We Answer Some Frequently Asked Questions About Estate Planning

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  • Is a Trust publicly filed?

    No.  A Trust is not publicly filed.  It is a private legal document.

  • If a Trust is private, how would others know it exists if I pass away?

    Typically, your assets, such as a home, bank account, life insurance policy, or retirement account, are somehow connected to the trust, either through the way these assets are owned, or through death beneficiary designations.  This alerts family to the existence of the trust. We recommend that if you have a Trust, you tell your Trustee where you keep the Trust and how to contact your attorney in an emergency. 

  • My loved one died but they had a trust. What do I do now?

    If your loved one had a revocable living trust in place when they passed away, you will need to begin the trust administration process.  You should contact us right away as there are time sensitive deadlines for administrating the trust.  Even if the surviving spouse is still alive and it was a joint trust, you will still need to talk to an attorney to determine what is required to be done per the terms of the trust.

  • What is the difference between a revocable living trust and an irrevocable trust?

    An irrevocable trust differs from a revocable trust because the assets you hold in it are no longer considered part of your taxable estate.  It can provide protection from creditors, predators, lawsuits and divorces during your lifetime. Most people who set up an irrevocable trust do so in addition to setting up a revocable trust.  It’s important to be strategic about which assets are placed in an irrevocable trust because the owner loses some flexibility and control over those assets during his or her lifetime. 

  • What is the difference between a Will and Trust?

    Both a Will and a Trust are legal documents that identify who you would like to inherit from you if you pass away.  However, a Will is still subject to a long and expensive court process known as Probate when you pass away, while a Trust avoids the need for Probate and allows you to pass your assets privately, and efficiently, without the hassle of court. 

  • My loved one died without having any legal documents in place. What should we do?

    If a Will or Trust cannot be located, you should contact us as soon as possible. Many families find that when there are no legal documents in place, they may have to go through a court process known as Probate to determine who is responsible for making decisions now that the loved one is gone, and where the assets must go according to the law. 

  • How would my family know who I want as a guardian?

    It’s important to make sure that your Will could easily be found if you were to pass away.  We recommend that you let your family know where you keep your important estate planning documents and how to get in touch with your attorney in case of emergency.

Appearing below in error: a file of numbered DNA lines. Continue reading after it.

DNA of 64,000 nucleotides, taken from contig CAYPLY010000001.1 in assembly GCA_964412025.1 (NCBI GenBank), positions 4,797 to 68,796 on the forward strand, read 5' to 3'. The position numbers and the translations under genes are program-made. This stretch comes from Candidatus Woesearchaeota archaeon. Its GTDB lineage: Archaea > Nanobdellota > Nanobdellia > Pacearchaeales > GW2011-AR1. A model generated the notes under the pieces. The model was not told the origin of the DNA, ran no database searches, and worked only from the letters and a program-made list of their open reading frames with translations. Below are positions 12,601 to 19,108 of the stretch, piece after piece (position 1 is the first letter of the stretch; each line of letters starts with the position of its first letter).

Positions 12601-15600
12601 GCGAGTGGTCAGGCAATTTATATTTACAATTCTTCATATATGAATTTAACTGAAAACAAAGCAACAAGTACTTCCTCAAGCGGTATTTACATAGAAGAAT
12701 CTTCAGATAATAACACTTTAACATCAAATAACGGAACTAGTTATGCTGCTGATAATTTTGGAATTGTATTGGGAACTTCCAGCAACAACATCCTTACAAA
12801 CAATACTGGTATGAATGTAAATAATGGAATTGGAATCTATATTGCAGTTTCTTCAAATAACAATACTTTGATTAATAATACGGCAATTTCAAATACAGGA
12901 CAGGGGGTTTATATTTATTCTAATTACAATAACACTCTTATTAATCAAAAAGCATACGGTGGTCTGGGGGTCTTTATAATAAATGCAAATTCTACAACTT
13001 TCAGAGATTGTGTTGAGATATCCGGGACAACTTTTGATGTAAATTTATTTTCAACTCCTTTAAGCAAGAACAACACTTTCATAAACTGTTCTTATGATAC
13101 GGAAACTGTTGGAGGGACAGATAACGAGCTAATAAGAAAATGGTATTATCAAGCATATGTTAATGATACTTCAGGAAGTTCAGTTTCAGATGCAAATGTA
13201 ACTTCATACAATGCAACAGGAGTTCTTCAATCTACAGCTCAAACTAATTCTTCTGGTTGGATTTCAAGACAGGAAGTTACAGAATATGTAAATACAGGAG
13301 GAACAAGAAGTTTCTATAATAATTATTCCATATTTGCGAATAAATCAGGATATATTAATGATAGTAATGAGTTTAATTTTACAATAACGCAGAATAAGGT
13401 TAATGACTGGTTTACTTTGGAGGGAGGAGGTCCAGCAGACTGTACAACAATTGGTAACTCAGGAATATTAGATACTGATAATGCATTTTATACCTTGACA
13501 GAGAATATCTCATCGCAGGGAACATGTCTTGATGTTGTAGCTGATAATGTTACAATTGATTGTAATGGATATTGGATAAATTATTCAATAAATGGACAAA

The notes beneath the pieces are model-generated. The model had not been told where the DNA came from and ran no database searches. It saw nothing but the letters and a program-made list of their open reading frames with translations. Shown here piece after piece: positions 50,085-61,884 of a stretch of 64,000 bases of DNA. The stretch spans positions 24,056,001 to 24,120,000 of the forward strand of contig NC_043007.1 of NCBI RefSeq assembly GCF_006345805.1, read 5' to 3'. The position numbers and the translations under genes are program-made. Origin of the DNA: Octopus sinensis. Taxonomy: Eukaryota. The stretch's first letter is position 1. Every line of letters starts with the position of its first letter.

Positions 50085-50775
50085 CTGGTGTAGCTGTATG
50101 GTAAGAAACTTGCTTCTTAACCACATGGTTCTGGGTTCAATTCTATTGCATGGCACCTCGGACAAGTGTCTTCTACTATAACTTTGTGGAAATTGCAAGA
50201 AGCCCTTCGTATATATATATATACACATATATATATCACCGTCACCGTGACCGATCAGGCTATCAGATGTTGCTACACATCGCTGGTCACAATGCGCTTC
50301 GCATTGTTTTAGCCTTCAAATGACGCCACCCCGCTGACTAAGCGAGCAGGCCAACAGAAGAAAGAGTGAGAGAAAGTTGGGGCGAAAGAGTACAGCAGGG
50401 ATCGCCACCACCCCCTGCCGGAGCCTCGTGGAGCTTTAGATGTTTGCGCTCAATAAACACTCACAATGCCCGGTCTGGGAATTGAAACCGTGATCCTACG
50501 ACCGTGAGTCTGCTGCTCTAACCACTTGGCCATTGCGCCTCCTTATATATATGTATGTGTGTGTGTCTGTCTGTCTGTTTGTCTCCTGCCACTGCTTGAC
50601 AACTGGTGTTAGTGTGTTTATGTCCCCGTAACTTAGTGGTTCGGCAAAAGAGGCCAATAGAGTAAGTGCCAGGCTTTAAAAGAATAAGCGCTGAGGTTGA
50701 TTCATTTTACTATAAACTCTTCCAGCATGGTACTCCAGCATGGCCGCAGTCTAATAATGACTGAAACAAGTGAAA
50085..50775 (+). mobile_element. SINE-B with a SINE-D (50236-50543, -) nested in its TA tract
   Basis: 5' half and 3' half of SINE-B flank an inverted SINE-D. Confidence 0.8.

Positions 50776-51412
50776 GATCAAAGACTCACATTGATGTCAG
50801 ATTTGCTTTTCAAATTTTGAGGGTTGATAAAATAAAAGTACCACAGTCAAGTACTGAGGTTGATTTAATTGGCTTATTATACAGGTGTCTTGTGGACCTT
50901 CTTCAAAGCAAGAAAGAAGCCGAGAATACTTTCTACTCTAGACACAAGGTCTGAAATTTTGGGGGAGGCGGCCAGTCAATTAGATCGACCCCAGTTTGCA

• What is a Kids Emergency Plan?

    The Kids Emergency Plan covers your children’s complete care during an emergency.  It includes legal documents governing who would raise your kids if you were to pass away, who can care for them temporarily during an emergency, who is authorized to make medical decisions for them if you cannot, instructions on how you wish your kids to be raised, children’s health care history, and an alert plan that would work the moment something should happen to you.  If you have minor children, naming a permanent guardian is not enough!  You need to have an estate plan coupled with a Kids Emergency Plan. 

  • Do I need to get a guardian’s permission before I nominate them to raise my children if I pass away?

    No. The guardian you nominate will have to decide at the time you pass away if they accept your nomination to assume this important role. For this reason, we recommend that parents nominate at least three individuals or couples who can potentially raise their kids, in the order of preference, just in case someone declines or predeceases you.  Because parents often change their choice of guardian over the years, we recommend that parents inform a potential guardian that they are one of the persons considered, but not reveal the exact order if there is concern over hurting anyone’s feelings. 

  • Does the guardian I choose have to live in the United States?

    No. Parents can designate any responsible adult to raise their children if they pass away, even if they do not live in the United States.  Ultimately, a judge must approve any parent’s nomination of guardian.  For parents nominating guardians who live out of the area, or even out of the country, it’s important to also designate local temporary guardians who can care for the children in the interim until the permanent guardians can arrive and assume their role.